Michigan’s craft beer industry is fully established, and there are many state-centric beer festivals year-round to prove it. With fall just three weeks away, the owners of Blake’s Orchard and Cider Mill say it’s time to celebrate the state’s other craft beverage: hard cider.
The first Cider Dayze Festival this weekend will highlight one of Michigan’s top fruits, apples, in the form of an adult beverage.
“We’ve seen a big impact from hard cider, it’s growing with the craft beer trend,” says Dave Blake, manager of the mill. His grandparents, Gerald and Elizabeth Blake, founded the orchard in the 1940s. “This event is a good way to kick off the fall and get the season started.”
Two years ago, Blake’s underwent a million-dollar renovation to expand the hard cider production facility and open a tasting room and restaurant near the cider mill.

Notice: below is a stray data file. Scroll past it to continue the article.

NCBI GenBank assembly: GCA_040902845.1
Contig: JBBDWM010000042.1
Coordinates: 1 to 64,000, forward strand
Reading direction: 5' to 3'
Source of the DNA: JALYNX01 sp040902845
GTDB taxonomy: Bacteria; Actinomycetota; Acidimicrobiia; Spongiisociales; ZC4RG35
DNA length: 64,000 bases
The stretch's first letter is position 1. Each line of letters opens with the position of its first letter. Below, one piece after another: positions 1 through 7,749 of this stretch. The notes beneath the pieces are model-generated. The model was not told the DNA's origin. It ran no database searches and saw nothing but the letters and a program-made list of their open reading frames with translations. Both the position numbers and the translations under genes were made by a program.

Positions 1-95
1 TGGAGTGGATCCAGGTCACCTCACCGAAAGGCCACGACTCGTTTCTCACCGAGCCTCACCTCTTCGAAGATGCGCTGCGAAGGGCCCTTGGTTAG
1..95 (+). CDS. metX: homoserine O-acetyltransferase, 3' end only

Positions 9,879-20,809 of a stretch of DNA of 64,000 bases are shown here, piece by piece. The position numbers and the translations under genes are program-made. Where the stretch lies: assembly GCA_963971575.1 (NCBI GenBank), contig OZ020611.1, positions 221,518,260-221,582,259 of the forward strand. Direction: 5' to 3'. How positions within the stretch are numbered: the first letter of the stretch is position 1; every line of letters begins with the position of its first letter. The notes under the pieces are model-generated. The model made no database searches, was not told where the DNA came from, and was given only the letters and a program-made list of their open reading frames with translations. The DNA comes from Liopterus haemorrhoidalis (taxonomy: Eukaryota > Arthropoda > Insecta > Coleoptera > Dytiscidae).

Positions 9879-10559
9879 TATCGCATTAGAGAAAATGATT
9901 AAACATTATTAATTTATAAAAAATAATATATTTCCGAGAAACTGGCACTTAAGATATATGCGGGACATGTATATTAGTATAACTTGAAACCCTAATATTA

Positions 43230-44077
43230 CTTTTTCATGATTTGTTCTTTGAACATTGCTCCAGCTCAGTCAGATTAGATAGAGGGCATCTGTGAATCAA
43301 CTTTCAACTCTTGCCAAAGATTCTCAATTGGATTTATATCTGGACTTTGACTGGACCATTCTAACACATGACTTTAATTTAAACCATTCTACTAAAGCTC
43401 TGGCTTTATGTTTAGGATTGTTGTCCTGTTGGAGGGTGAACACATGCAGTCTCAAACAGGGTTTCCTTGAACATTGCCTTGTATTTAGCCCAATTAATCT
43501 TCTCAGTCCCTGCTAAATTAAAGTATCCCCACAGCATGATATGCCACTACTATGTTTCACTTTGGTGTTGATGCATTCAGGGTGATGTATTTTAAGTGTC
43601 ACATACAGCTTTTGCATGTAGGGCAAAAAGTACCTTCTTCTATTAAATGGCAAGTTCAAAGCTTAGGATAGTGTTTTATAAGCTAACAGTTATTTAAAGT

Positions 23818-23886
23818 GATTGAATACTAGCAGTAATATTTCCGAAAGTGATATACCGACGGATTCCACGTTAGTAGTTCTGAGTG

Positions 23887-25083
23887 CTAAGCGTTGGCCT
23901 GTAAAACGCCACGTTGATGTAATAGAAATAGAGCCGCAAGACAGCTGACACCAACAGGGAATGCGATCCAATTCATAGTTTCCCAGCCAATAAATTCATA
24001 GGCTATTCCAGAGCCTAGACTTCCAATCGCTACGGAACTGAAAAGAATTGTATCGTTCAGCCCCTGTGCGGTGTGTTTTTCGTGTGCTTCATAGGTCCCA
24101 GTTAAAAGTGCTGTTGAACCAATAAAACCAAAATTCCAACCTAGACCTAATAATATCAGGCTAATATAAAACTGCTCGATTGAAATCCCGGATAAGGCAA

Blake says the Cider Dayze festival also iswill promote local cider companies including Vander Mill in Spring Lake, Uncle John’s in St. Johns and Tandem Ciders in Suttons Bay.
The outdoor event takes place Saturday and Sunday in a large field next to the original Blake’s farmhouse, where DaveBlake’s grandparents lived and raised their 13 children. Besides cider, beer from Michigan breweries will be represented. Visitors can also expect live music, food and games like baggo, barrel races, apple bobbling and a beer stein holding contest.
“There will be information sessions on home brewing and how to press cider, and make your own hard cider,” says Blake, who wanted to offer something for his family business that wouldmillennials and college-aged people would enjoy.
Ticket are $35 for one day or $55 for both and include nine 5-ounce samples and a souvenir glass. Additional samples are available for purchase. Food, available at an extra cost, will come from Blake’s own kitchen, Bad Brad’s BBQ and the Mulefoot Gastropub from Imlay City.